Commentary: Feds, city came together on dredging project

February 22, 2013|By Leslie Daigle

Re. "Newport completes lower-bay dredging," Feb. 15:

An article by reporter Jill Cowan in the Daily Pilot highlights the completion of the Lower Bay (Newport Harbor) dredging.

As I stated in the article, it was a "long, hard road to complete the big dredge." The assistance of our federal and state partners helped achieve a breakthrough.

There are few ways state and federal government dollars come directly back into our community. The Upper Newport Bay restoration project received $50 million in federal and state funds for completion prior to the U.S. Army Corps of Engineers considering work on the Lower Bay. City Manager Dave Kiff and I went to Washington, D.C., to make the case for completion of the Upper Bay project.


The $17.3 million in federal funds noted by Cowan came from the American Recovery and Reinvestment Act (ARRA).

The Upper Bay project was already an authorized and signed federal project whose work was performed by a private-sector contractor contributing to state and local job creation and tax revenues. Had the project not received ARRA funds, the federal government was prepared to pull the plug on the project and deem it "partially complete." The County of Orange, under the leadership of our local supervisor, John Moorlach, did an outstanding job as lead agency on the Upper Bay project.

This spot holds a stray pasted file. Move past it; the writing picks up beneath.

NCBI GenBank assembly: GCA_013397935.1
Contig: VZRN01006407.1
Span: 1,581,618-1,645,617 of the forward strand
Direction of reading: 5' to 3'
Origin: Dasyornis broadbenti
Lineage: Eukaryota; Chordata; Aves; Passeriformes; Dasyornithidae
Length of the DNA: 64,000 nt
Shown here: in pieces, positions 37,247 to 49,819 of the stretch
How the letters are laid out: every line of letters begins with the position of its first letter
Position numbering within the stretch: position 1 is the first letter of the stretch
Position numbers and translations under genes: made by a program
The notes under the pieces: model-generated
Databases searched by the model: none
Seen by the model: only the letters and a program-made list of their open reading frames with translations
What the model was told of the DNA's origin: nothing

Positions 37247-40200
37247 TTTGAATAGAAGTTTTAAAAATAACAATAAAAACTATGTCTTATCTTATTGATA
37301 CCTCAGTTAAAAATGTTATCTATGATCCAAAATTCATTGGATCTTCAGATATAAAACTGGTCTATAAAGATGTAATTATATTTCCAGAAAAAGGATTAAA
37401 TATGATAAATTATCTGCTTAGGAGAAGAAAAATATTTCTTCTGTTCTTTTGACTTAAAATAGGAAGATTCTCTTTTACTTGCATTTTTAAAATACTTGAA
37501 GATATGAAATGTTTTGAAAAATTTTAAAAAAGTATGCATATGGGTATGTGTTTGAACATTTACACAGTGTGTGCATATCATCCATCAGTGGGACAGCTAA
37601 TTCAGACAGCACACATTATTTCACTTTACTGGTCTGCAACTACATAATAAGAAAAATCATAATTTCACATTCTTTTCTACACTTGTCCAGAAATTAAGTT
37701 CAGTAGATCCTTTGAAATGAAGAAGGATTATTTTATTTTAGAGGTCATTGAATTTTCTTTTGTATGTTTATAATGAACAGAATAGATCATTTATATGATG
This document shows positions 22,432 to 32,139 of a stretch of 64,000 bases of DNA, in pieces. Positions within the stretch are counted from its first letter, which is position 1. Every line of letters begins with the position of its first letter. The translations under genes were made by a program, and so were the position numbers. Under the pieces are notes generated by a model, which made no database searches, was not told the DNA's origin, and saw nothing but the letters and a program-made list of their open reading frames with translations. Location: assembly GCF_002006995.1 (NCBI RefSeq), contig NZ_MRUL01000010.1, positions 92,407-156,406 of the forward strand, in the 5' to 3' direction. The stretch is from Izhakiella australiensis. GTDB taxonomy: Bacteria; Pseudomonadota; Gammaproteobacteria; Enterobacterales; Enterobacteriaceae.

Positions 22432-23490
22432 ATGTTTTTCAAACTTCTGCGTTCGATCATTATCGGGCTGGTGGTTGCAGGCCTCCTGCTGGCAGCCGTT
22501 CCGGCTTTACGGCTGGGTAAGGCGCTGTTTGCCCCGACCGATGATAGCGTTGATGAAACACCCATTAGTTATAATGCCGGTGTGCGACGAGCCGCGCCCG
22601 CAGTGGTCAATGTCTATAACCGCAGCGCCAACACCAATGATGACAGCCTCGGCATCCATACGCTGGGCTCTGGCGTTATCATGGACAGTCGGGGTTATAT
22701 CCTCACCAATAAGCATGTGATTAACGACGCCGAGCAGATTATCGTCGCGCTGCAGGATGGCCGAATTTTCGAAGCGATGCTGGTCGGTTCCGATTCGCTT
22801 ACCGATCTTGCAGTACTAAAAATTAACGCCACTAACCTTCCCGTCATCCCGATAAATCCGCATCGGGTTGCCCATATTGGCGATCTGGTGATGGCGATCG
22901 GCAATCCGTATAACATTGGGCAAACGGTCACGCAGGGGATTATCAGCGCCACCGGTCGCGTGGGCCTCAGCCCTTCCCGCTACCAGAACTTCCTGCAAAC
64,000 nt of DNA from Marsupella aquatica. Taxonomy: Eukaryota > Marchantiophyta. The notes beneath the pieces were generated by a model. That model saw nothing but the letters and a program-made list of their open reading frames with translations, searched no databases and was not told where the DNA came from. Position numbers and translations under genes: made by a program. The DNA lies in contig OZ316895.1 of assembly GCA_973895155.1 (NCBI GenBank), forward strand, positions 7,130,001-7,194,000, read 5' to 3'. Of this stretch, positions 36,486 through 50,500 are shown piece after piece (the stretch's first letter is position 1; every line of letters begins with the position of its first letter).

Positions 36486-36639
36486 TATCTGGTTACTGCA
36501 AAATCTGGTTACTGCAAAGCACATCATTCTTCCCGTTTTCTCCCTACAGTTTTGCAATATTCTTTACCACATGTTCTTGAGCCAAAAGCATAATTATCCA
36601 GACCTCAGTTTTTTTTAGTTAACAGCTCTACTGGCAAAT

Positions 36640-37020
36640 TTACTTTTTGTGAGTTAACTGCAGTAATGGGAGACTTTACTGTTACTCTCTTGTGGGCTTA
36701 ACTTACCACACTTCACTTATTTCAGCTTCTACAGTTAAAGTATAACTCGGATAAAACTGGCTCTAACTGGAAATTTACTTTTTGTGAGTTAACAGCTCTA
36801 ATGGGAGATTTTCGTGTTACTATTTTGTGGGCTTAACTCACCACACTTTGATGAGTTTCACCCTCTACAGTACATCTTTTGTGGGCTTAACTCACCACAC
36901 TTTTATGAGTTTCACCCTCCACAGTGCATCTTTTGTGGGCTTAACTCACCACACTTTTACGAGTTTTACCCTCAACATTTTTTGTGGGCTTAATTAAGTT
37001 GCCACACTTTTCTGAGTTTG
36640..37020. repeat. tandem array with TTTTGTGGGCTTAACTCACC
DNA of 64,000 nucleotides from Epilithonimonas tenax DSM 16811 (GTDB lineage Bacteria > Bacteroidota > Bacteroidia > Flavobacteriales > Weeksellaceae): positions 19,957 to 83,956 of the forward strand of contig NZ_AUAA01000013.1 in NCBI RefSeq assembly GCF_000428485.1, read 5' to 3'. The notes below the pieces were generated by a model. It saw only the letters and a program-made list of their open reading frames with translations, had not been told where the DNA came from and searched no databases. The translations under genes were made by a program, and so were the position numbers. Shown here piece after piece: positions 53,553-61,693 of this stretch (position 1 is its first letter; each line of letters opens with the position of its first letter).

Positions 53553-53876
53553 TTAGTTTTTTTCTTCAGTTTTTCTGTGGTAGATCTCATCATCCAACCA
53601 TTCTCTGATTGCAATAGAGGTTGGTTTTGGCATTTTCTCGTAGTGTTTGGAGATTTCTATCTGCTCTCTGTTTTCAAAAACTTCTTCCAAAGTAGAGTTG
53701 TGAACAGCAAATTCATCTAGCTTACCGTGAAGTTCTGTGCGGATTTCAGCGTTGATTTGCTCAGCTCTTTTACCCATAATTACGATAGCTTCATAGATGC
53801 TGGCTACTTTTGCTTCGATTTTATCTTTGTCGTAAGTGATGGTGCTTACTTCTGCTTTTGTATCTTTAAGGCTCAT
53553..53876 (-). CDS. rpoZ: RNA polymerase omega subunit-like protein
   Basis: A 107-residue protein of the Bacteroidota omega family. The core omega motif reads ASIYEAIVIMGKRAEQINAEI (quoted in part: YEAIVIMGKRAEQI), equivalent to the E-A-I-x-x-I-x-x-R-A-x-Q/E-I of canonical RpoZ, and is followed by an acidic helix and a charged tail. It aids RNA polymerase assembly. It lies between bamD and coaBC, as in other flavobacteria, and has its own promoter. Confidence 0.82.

Following completion of the Upper Bay project, the idea was to shift momentum to the Lower Bay. Easier said than done.

For more than 50 years, the dredging of Newport Harbor languished. The project failed to advance beyond the redline for funding. To begin this project, both political support (elected representatives) and agency support is necessary.

The federal government thinks about wars, Social Security, major national issues. Newport Beach is not on its radar screen, but fortunately we are a community of self-starters. A major reason for our historical failure was the absence of a convincing case to the Feds. I worked to develop a message that would help lift this project up the federal priority list. Kiff and I made several trips to Washington, D.C., and shared with U.S. representatives and brass at the Corps of Engineers why this project had merit:

1.) Have a U.S. Coast Guard station.

2.) Gateway to the Pacific Ocean.

3.) Part of a state system of harbors.

4.) Balances regional recreational load.

5.) An environmental clean up.

6.) It's a federal and local partnership.

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